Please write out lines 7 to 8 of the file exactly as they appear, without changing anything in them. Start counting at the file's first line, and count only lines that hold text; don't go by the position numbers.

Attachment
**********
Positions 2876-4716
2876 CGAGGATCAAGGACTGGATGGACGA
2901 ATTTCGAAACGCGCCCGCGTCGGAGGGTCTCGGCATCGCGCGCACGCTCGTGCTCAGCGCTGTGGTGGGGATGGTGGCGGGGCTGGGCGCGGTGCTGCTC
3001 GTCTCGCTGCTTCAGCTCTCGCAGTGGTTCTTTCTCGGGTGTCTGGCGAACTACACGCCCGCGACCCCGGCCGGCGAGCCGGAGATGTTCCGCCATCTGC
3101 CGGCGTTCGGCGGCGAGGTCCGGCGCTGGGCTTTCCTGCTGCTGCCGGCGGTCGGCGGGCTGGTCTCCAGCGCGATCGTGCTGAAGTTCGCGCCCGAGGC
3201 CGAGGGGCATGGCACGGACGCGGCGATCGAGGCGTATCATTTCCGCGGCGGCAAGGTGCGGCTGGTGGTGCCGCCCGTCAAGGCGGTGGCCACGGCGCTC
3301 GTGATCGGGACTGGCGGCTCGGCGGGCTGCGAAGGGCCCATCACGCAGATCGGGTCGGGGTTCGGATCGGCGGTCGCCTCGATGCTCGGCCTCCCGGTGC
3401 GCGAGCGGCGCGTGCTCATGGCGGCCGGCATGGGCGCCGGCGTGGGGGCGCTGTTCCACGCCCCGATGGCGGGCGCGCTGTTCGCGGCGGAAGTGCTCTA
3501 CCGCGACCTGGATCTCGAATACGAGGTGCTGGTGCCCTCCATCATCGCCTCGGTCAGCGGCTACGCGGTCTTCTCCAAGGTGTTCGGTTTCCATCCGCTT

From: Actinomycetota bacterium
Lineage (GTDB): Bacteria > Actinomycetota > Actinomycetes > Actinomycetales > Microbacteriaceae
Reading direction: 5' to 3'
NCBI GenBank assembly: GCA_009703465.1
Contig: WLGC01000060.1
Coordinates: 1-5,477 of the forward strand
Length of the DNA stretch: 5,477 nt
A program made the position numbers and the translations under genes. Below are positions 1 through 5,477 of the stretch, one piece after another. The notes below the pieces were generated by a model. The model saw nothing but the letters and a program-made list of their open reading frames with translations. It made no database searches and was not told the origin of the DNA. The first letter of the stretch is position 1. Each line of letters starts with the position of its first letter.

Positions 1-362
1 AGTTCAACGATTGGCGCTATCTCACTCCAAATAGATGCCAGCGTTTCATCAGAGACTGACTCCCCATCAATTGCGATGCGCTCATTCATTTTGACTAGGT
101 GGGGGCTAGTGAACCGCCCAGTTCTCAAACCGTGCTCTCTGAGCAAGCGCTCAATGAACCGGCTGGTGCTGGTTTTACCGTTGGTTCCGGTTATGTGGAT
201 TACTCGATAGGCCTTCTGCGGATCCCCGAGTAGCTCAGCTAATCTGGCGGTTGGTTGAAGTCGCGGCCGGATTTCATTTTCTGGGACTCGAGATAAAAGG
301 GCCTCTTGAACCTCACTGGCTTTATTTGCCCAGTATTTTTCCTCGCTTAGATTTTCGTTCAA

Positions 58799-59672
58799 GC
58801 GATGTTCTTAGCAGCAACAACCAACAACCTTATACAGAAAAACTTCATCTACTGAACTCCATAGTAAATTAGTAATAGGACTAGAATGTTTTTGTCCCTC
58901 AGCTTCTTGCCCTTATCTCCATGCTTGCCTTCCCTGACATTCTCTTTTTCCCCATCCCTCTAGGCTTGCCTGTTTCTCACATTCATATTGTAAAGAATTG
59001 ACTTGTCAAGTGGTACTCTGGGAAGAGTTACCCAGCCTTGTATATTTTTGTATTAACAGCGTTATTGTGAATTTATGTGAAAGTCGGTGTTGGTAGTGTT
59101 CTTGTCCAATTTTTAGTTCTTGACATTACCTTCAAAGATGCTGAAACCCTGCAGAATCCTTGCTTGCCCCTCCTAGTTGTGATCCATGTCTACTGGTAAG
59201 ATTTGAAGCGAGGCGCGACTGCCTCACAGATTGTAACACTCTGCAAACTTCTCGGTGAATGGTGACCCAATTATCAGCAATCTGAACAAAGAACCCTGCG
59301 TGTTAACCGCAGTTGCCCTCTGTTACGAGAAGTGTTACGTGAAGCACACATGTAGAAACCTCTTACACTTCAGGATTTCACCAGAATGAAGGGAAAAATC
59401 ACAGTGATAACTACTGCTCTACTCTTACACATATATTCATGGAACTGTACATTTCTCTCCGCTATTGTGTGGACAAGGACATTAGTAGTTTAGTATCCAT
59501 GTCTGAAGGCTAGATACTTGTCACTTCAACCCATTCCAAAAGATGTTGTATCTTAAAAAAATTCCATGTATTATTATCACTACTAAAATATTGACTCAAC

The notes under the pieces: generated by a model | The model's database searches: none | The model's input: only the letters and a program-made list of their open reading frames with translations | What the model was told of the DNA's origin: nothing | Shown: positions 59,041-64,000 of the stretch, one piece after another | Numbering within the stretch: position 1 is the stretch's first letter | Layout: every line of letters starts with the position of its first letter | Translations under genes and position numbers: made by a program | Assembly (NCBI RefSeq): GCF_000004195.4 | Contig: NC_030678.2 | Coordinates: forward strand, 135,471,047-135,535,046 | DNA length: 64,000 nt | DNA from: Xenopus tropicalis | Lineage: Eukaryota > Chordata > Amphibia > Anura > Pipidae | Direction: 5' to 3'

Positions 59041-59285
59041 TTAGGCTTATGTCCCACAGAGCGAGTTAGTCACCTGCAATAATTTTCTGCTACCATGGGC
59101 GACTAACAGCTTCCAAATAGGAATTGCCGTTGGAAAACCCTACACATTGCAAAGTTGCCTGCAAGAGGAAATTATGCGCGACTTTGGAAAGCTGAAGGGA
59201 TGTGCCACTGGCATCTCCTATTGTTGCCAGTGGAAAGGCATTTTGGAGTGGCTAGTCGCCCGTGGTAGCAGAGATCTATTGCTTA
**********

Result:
3301 GTGATCGGGACTGGCGGCTCGGCGGGCTGCGAAGGGCCCATCACGCAGATCGGGTCGGGGTTCGGATCGGCGGTCGCCTCGATGCTCGGCCTCCCGGTGC
3401 GCGAGCGGCGCGTGCTCATGGCGGCCGGCATGGGCGCCGGCGTGGGGGCGCTGTTCCACGCCCCGATGGCGGGCGCGCTGTTCGCGGCGGAAGTGCTCTA